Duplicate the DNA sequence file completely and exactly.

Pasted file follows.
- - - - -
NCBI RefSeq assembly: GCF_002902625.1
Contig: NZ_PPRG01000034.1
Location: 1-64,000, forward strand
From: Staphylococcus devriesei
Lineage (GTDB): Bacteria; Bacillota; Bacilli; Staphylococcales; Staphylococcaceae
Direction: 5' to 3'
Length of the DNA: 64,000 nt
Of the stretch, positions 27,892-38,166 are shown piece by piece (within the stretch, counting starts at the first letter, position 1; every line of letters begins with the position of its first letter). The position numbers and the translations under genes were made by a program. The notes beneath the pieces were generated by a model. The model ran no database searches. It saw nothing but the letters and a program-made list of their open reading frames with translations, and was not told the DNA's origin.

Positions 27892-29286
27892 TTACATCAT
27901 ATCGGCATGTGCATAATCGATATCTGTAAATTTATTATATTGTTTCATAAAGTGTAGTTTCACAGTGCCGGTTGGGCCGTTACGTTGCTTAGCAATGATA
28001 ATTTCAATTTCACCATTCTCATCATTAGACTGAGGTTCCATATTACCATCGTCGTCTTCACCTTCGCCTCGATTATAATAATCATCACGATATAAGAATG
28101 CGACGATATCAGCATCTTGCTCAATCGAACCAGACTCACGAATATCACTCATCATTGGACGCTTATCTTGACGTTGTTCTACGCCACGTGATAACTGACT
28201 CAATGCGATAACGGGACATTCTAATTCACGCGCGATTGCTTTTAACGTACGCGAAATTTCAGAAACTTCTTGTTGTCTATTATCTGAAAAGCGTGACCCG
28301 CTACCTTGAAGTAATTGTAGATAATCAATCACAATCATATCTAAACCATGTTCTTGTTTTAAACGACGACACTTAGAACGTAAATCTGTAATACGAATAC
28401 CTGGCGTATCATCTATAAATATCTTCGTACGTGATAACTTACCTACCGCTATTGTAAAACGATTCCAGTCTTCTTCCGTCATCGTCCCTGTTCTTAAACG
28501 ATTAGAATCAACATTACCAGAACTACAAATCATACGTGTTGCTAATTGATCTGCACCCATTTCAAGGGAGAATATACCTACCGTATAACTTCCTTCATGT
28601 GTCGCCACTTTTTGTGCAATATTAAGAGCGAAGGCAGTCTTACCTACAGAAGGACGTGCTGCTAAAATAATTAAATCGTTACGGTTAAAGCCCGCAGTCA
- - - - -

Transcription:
NCBI RefSeq assembly: GCF_002902625.1
Contig: NZ_PPRG01000034.1
Location: 1-64,000, forward strand
From: Staphylococcus devriesei
Lineage (GTDB): Bacteria; Bacillota; Bacilli; Staphylococcales; Staphylococcaceae
Direction: 5' to 3'
Length of the DNA: 64,000 nt
Of the stretch, positions 27,892-38,166 are shown piece by piece (within the stretch, counting starts at the first letter, position 1; every line of letters begins with the position of its first letter). The position numbers and the translations under genes were made by a program. The notes beneath the pieces were generated by a model. The model ran no database searches. It saw nothing but the letters and a program-made list of their open reading frames with translations, and was not told the DNA's origin.

Positions 27892-29286
27892 TTACATCAT
27901 ATCGGCATGTGCATAATCGATATCTGTAAATTTATTATATTGTTTCATAAAGTGTAGTTTCACAGTGCCGGTTGGGCCGTTACGTTGCTTAGCAATGATA
28001 ATTTCAATTTCACCATTCTCATCATTAGACTGAGGTTCCATATTACCATCGTCGTCTTCACCTTCGCCTCGATTATAATAATCATCACGATATAAGAATG
28101 CGACGATATCAGCATCTTGCTCAATCGAACCAGACTCACGAATATCACTCATCATTGGACGCTTATCTTGACGTTGTTCTACGCCACGTGATAACTGACT
28201 CAATGCGATAACGGGACATTCTAATTCACGCGCGATTGCTTTTAACGTACGCGAAATTTCAGAAACTTCTTGTTGTCTATTATCTGAAAAGCGTGACCCG
28301 CTACCTTGAAGTAATTGTAGATAATCAATCACAATCATATCTAAACCATGTTCTTGTTTTAAACGACGACACTTAGAACGTAAATCTGTAATACGAATAC
28401 CTGGCGTATCATCTATAAATATCTTCGTACGTGATAACTTACCTACCGCTATTGTAAAACGATTCCAGTCTTCTTCCGTCATCGTCCCTGTTCTTAAACG
28501 ATTAGAATCAACATTACCAGAACTACAAATCATACGTGTTGCTAATTGATCTGCACCCATTTCAAGGGAGAATATACCTACCGTATAACTTCCTTCATGT
28601 GTCGCCACTTTTTGTGCAATATTAAGAGCGAAGGCAGTCTTACCTACAGAAGGACGTGCTGCTAAAATAATTAAATCGTTACGGTTAAAGCCCGCAGTCA